Exactly 47 years ago and more than two months after being announced as the NFL's 16th franchise, the New Orleans Saints signed their first player: a semi-retired kicker named Paige Cothren.
Jennings Paige Cothren played running back and kicker for Ole Miss before being drafted by the Los Angeles Rams in 1957 as a kicker. He played three seasons for the Rams and Eagles before retiring in 1960.
But during the final week of the 1966 season, the Falcons asked him to tryout. After a good week of practice, the Falcons liked what they saw and offered him a contract for that final week of their inaugural season and all of the 1967 season. Here's where things get interesting:
Tom Fears was an assistant on Norb Hecker's first Falcons staff that year and pulled an end-around on his colleague. He told Cothren he was in line to get the Saints head coaching job and told him he wanted him to be his kicker.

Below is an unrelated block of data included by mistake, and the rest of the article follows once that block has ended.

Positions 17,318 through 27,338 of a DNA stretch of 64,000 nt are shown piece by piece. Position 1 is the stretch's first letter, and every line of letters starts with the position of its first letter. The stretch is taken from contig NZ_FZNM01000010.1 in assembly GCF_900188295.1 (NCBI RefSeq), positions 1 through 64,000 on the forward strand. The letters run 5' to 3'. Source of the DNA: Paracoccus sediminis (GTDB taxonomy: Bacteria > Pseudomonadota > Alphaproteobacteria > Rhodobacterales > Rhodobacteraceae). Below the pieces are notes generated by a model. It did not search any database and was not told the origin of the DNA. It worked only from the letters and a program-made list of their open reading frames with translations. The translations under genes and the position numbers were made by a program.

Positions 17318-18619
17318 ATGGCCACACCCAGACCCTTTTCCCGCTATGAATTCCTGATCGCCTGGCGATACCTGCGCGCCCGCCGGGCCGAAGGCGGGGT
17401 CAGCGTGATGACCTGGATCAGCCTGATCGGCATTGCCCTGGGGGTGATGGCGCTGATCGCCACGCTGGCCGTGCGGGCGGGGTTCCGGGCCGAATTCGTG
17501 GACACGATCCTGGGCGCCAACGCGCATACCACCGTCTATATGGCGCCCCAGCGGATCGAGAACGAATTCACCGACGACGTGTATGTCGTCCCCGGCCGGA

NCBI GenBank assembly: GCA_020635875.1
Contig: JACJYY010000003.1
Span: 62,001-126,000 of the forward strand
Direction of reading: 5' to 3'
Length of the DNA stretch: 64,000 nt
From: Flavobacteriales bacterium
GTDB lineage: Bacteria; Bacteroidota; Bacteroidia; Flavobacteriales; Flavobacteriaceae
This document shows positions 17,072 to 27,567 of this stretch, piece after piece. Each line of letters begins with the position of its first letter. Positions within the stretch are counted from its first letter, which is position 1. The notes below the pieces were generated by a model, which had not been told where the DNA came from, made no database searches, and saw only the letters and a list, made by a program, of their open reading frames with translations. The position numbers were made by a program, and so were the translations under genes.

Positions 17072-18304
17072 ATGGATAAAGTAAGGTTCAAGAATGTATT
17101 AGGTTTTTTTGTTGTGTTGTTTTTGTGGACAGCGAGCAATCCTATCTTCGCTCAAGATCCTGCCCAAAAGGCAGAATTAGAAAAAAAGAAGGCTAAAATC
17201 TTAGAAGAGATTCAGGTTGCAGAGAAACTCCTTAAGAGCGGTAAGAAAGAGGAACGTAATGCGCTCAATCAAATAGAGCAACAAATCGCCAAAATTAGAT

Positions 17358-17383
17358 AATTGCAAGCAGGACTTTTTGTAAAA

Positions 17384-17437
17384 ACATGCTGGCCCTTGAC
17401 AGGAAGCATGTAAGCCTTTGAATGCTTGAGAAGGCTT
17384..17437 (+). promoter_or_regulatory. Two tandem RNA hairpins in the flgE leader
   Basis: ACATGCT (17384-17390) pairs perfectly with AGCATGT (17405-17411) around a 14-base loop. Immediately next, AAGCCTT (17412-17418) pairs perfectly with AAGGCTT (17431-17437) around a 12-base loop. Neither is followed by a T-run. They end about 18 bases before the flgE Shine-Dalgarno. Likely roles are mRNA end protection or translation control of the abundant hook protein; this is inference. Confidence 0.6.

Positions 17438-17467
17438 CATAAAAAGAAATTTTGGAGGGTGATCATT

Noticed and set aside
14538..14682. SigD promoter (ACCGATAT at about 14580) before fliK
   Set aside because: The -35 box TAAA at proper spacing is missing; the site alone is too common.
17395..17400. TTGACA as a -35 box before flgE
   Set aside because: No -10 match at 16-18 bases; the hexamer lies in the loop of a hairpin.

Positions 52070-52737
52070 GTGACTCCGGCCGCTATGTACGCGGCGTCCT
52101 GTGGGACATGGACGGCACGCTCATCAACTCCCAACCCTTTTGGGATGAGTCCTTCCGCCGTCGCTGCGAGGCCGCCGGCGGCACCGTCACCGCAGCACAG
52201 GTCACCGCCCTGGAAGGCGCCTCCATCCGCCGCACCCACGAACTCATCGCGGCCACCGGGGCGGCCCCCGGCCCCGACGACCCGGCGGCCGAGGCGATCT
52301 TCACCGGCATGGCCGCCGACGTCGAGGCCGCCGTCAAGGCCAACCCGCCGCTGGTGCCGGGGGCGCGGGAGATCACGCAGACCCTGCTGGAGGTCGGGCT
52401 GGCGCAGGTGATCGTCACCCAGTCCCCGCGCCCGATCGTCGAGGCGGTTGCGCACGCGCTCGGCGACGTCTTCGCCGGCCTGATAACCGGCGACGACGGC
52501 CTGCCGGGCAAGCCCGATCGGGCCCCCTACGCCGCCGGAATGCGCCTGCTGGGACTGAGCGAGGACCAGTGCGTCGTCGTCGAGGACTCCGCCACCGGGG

"Fears told me, 'Whatever they (the Falcons) offer you, I'll give you $5,000 more," Cothren said. "That was big money in those days."
Cothren took Fears' offer, much to the dismay of Hecker.
Cothren never played a game for the Saints, however. He was eventually beat out during that first training camp by free agent Charlie Durkee, who used a special steel-toed shoe made by his iron-worker father to gain an advantage.
Cothren is now a well-published author with more than 20 books to his name, many in the Christian Fiction category. He currently resides in Mississippi where he owns a small publishing company called Swing Bridge Publications and is pastor of Tishrock Community Church.